abstract = "Background: This report summarizes a survey conducted in 2004 by the Association of Clinical Research Training Program Directors' Evaluation Committee. The purpose of this survey was to determine the early capacity of the 59 National Institutes of Health (NIH) K30 programs (funded between 1999 and 2004) to produce clinical investigators trained in core skills required in clinical research. Methods: In July 2004, a 37-item Web-based survey was distributed to institutions funded by the NIH K30 award mechanism. Frequencies and proportions were computed for each categorical response, and means were calculated for nominal responses using SPSS, version 11.5 (SPSS, Chicago, IL). Items 7 (funding year) and 8 (recruitment year) were cross-tabulated to ascertain the tempo at which programs were able to establish their enrolment processes. Results: Forty-five of the 59 programs funded by the K30 award (76{\%}) responded to this survey. The average number of active trainees in each program is 32. Women constitute 53{\%} of active trainees, and 22{\%} of them are underrepresented minorities. Ninety-six percent of active trainees have medical degrees. The average number of graduates over the 5-year funding period is 18. Of the graduates, 50{\%} are women and 17{\%} are underrepresented minorities. Fifty-six percent of them earned certificates, 44{\%} earned master of science degrees, and 13{\%} earned other degrees. Sixty-one percent of K30 program graduates have some extramural funding to support their research. The average number of publications per trainee for all trainees (active and graduate) is 2.3. Conclusion: The K30 program has been a catalyst at multiple US institutions for improving the pedagogy for clinical research training. It has successfully fulfilled the mandate set forth by the 1998 NIH Director's Panel on Clinical Research (Nathan Report).",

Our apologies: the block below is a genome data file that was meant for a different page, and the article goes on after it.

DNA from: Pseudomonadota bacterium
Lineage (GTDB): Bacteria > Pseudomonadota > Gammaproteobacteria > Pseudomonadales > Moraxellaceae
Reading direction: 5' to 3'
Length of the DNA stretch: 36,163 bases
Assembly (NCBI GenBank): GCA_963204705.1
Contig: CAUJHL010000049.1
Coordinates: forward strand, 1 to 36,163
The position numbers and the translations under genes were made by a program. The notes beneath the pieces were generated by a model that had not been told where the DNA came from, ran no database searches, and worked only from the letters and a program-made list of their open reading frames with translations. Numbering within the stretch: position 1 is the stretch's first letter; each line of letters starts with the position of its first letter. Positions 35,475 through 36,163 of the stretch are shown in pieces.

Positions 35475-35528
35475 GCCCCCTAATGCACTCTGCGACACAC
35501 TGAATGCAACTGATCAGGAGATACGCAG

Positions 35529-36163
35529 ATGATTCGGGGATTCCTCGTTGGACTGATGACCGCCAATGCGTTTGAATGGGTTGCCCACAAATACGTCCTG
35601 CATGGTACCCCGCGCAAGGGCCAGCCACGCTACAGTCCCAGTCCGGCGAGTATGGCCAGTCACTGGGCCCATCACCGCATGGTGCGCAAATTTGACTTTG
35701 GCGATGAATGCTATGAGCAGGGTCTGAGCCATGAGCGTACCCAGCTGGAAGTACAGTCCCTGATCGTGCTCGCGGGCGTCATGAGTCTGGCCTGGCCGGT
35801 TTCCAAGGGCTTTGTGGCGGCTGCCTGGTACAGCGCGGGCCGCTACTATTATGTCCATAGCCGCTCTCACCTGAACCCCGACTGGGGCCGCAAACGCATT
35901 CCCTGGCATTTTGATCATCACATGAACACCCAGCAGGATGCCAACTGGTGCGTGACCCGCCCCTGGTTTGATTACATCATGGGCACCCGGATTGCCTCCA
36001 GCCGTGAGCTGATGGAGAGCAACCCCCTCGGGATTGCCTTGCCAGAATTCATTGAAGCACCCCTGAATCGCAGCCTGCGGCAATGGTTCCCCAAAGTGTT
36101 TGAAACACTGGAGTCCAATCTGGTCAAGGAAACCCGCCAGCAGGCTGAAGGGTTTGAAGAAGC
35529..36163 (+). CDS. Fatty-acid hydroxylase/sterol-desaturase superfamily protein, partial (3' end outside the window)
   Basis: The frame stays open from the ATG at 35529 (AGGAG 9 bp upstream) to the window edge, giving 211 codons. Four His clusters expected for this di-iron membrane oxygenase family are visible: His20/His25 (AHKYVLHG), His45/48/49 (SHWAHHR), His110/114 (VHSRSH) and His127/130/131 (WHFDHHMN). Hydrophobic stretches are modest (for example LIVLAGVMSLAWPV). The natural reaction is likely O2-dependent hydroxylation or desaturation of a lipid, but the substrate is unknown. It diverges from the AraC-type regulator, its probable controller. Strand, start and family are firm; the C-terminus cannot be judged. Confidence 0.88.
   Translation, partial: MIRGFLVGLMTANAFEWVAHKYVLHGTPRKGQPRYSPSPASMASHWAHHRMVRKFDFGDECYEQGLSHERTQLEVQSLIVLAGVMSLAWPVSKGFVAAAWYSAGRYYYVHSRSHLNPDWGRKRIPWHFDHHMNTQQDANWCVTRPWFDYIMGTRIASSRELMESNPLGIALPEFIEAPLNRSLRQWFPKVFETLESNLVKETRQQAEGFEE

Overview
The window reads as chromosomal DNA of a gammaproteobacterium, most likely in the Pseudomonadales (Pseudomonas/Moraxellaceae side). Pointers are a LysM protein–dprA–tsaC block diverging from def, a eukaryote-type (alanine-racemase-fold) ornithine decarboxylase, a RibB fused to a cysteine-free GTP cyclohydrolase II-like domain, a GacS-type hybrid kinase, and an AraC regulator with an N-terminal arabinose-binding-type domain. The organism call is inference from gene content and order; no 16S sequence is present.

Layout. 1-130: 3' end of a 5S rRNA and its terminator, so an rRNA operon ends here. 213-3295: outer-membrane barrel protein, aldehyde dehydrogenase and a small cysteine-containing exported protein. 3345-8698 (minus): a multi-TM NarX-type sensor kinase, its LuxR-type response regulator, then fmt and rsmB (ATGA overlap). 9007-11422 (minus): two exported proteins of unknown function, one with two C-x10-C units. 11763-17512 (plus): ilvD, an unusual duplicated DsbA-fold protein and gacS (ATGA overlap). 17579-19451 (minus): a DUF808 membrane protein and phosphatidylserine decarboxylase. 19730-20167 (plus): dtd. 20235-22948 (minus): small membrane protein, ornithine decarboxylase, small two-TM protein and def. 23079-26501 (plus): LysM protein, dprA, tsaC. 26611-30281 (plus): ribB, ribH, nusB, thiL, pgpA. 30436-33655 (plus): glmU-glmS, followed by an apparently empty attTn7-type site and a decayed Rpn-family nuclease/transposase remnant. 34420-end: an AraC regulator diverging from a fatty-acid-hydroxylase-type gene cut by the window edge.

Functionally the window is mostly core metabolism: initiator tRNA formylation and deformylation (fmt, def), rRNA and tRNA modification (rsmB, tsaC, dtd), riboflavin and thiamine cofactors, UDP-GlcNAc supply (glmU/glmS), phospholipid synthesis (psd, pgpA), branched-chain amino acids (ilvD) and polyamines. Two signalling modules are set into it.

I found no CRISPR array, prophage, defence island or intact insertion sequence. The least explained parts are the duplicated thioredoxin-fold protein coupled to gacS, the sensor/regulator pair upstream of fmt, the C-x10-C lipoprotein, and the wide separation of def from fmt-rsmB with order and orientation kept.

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N2 - Background: This report summarizes a survey conducted in 2004 by the Association of Clinical Research Training Program Directors' Evaluation Committee. The purpose of this survey was to determine the early capacity of the 59 National Institutes of Health (NIH) K30 programs (funded between 1999 and 2004) to produce clinical investigators trained in core skills required in clinical research. Methods: In July 2004, a 37-item Web-based survey was distributed to institutions funded by the NIH K30 award mechanism. Frequencies and proportions were computed for each categorical response, and means were calculated for nominal responses using SPSS, version 11.5 (SPSS, Chicago, IL). Items 7 (funding year) and 8 (recruitment year) were cross-tabulated to ascertain the tempo at which programs were able to establish their enrolment processes. Results: Forty-five of the 59 programs funded by the K30 award (76%) responded to this survey. The average number of active trainees in each program is 32. Women constitute 53% of active trainees, and 22% of them are underrepresented minorities. Ninety-six percent of active trainees have medical degrees. The average number of graduates over the 5-year funding period is 18. Of the graduates, 50% are women and 17% are underrepresented minorities. Fifty-six percent of them earned certificates, 44% earned master of science degrees, and 13% earned other degrees. Sixty-one percent of K30 program graduates have some extramural funding to support their research. The average number of publications per trainee for all trainees (active and graduate) is 2.3. Conclusion: The K30 program has been a catalyst at multiple US institutions for improving the pedagogy for clinical research training. It has successfully fulfilled the mandate set forth by the 1998 NIH Director's Panel on Clinical Research (Nathan Report).